• In almost every overnight school trip I’ve taken, there has been at least one instance in which I’ve actively denied a chance to be social to sit in my room and instead read/write/surf the internet
  • I’m pretty awkward. Nuff said.
  • I keep a very introspective blog
  • I learn best from a book and silently listening (sometimes)

The Extrovert:

  • I get overly excited about things others would judge me for, namely math
  • I like starting conversations with people I don’t know
  • I like starting conversations with people I do know
  • When I used to play piano, I absolutely hated playing any slow pieces. The quick energetic pieces were my favorite (and ended up being the pieces I played the best)

Best explanation I can think of is this: In a room of introverts, I am the extrovert. In a room of extroverts, I am the introvert.

Stories from Middle School: Mathcounts

This is related to one of my earlier posts: Partitions and the Quadratic Formula, but written from a broader perspective. Also, with more nostalgia. 

incorrect derivation

Yes, I know this is wrong. And that’s the point.

One of my most vivid educational experiences dates back to a middle school math competition– Mathcounts. After months of hard work, our team of four students were ecstatic to have qualified to compete at the state level in Austin.  In the weeks leading up, our sponsor had one goal in mind: beat St. John’s. This sentiment had been building up throughout the year. St. John’s was the local private school whose team had beaten us at the regional competition.

In preparation for the competition, we worked through lunch for a month to solve math problems in our coach’s classroom. Anyone who walked in would have seen four people huddled around a table talking numbers, but like children mesmerized by magic, we didn’t care what the others thought. Together, we had found something greater.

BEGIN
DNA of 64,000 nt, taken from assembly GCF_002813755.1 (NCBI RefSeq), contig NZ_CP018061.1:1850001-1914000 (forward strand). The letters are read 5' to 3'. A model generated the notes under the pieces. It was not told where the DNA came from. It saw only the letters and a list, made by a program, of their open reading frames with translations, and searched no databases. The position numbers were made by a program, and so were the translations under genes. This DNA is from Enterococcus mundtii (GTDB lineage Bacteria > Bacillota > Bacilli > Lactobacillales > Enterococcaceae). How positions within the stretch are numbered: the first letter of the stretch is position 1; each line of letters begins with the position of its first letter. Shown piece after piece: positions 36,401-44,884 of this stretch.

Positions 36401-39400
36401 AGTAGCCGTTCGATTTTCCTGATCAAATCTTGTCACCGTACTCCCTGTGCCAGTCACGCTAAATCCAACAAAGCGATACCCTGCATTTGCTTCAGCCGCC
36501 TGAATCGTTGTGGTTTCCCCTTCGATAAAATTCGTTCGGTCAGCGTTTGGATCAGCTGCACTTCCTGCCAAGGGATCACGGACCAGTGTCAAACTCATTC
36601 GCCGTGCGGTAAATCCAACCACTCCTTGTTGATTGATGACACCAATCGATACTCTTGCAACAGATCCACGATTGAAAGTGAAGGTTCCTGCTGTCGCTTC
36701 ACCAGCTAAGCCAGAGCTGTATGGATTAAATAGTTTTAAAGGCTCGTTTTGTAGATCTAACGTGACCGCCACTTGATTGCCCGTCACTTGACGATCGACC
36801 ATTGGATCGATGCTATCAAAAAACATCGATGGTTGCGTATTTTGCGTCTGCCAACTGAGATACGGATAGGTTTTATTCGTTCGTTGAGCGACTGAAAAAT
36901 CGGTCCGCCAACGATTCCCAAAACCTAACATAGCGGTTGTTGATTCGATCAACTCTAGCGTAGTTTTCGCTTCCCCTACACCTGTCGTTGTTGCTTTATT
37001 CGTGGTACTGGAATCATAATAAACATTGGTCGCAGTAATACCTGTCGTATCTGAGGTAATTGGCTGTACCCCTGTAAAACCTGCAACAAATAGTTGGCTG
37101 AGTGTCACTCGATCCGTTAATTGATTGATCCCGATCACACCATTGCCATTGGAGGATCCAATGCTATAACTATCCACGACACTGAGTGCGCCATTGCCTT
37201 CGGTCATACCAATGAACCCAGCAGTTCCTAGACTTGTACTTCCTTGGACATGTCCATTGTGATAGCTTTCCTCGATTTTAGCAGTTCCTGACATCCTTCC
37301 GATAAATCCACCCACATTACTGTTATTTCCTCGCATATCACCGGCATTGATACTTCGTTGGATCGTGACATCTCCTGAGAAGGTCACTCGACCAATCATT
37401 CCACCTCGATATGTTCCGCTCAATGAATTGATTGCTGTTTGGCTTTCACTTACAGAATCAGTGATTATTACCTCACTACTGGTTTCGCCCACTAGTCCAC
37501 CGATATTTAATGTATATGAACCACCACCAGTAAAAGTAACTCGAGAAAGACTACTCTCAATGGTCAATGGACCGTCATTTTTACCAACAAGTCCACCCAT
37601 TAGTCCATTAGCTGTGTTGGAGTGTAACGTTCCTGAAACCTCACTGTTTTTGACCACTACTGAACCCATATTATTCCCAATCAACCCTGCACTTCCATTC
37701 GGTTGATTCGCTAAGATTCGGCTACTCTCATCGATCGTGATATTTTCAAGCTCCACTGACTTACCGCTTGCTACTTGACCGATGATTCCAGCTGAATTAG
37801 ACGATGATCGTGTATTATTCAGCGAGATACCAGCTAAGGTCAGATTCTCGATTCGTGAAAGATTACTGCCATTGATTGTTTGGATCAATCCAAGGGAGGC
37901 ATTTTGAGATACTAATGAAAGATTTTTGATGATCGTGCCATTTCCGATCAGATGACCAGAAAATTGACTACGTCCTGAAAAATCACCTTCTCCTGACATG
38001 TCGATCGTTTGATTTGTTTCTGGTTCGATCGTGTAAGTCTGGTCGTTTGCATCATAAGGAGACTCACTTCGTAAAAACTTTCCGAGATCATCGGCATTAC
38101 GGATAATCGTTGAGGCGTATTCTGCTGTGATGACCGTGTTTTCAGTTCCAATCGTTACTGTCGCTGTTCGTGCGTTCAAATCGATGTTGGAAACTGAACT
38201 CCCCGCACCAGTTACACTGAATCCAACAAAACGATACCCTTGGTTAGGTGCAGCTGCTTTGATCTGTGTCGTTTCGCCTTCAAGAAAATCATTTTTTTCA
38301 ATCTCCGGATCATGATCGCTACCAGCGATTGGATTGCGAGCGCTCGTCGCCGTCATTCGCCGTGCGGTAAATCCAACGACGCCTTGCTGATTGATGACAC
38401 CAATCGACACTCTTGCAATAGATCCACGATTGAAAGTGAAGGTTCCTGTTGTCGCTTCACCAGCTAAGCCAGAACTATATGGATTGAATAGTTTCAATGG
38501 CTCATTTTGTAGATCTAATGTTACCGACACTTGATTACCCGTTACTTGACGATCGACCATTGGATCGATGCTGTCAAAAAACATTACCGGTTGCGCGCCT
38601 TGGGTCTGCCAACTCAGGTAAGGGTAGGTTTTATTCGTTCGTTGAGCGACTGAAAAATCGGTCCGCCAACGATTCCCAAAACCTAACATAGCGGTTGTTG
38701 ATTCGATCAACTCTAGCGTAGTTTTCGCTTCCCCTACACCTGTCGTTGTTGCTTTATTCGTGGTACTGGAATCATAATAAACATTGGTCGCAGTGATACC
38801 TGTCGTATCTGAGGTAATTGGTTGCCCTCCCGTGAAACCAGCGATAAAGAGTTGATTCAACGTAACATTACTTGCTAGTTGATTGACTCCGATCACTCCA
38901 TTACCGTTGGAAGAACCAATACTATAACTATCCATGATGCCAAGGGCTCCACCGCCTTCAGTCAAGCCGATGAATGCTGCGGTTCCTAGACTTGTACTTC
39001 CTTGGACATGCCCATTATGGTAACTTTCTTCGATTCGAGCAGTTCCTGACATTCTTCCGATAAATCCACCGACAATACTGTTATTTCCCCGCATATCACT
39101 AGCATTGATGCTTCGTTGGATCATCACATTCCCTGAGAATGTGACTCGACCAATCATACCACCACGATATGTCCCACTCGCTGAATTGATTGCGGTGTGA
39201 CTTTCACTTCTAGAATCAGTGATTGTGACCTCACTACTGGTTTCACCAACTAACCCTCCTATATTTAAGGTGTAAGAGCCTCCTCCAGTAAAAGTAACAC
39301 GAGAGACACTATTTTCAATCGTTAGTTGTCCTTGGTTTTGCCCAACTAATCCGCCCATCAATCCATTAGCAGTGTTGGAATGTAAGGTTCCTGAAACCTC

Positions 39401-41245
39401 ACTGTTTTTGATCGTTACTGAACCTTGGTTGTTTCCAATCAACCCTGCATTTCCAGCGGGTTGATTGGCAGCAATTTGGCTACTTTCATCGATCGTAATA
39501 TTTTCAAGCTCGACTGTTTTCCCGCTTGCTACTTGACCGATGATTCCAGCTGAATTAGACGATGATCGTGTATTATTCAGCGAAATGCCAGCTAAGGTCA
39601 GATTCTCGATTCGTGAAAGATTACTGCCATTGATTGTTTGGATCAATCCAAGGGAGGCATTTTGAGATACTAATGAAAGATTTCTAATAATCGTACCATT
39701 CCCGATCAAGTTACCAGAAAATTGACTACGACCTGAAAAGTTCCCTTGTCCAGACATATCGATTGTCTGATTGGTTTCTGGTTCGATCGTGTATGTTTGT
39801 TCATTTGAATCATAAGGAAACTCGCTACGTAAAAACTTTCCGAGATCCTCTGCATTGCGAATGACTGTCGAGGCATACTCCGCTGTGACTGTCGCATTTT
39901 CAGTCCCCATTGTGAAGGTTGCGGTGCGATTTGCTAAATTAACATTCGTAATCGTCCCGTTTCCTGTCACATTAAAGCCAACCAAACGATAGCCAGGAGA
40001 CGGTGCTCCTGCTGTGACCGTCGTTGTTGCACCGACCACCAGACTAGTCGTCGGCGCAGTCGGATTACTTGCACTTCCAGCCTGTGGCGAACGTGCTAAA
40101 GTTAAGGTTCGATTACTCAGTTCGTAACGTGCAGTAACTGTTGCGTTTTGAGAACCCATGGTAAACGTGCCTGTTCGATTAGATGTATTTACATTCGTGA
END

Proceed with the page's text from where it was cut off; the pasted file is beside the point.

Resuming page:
When we were able to solve a hard problem without guidance, the happiness was contagious. That is, until we realized the multitude of problems ahead of us and that many before us had already solved these problems. Nevertheless, to us each solution was an element in a series of epiphanies. As a team, we explained difficult problems to confused team members. When we were truly stuck, our coach would pull out the solution manual, and we would try to make sense of the official explanations.

As we pushed ourselves through problem set after problem set, we developed a mutual respect for each other. Like four legs of a table, our team was built on the idea that in order for the group to succeed, we needed support from all members. During the team rounds, we split up problems and learned to settle disputes quickly and effectively (though not always accurately). We shared our victories and failures, our laughter and frustration, our stupidest mistakes and grandest insights.

Through solving hundreds of different problems, I gradually learned probability, analytic geometry, and number theory. This was before I had taken Algebra 1. By comparison, my math class seemed dull (though I didn’t tell this to my sponsor, who was also my teacher at the time).

One day of practice in particular stands out. It was the Friday before spring break, and we had finished reviewing a set of problems with nearly 20 minutes left. One of our team members, Alex, decided that the logical thing to do was to go to the chalkboard and write ax^2+bx+c=0 followed by the statement “I’m going to derive the quadratic formula.”

When I was in kindergarten, my brother had made me memorize a sentence starting with “x equals” that included a bunch of a’s, b’s, and c’s. That was about all I knew of the quadratic equation. Deriving this mystical formula was a big deal for me, something complicated and important, though it had no bearing in our preparation for the state competition.

So I watched in awe as he rearranged and factored terms, until we were left with something that looked suspiciously like the quadratic formula.

Wait no. One thing was missing. An “a.”

For some reason, this mistake made us crack up and start repeatedly exclaiming “WHERE’S THE A?”.

The end of lunch bell rang. None of us left the board.

The students from our teacher’s next class began trickling in. They saw the four of us freaking out over a board of algebra searching for some mysterious “a” and silently stared at us.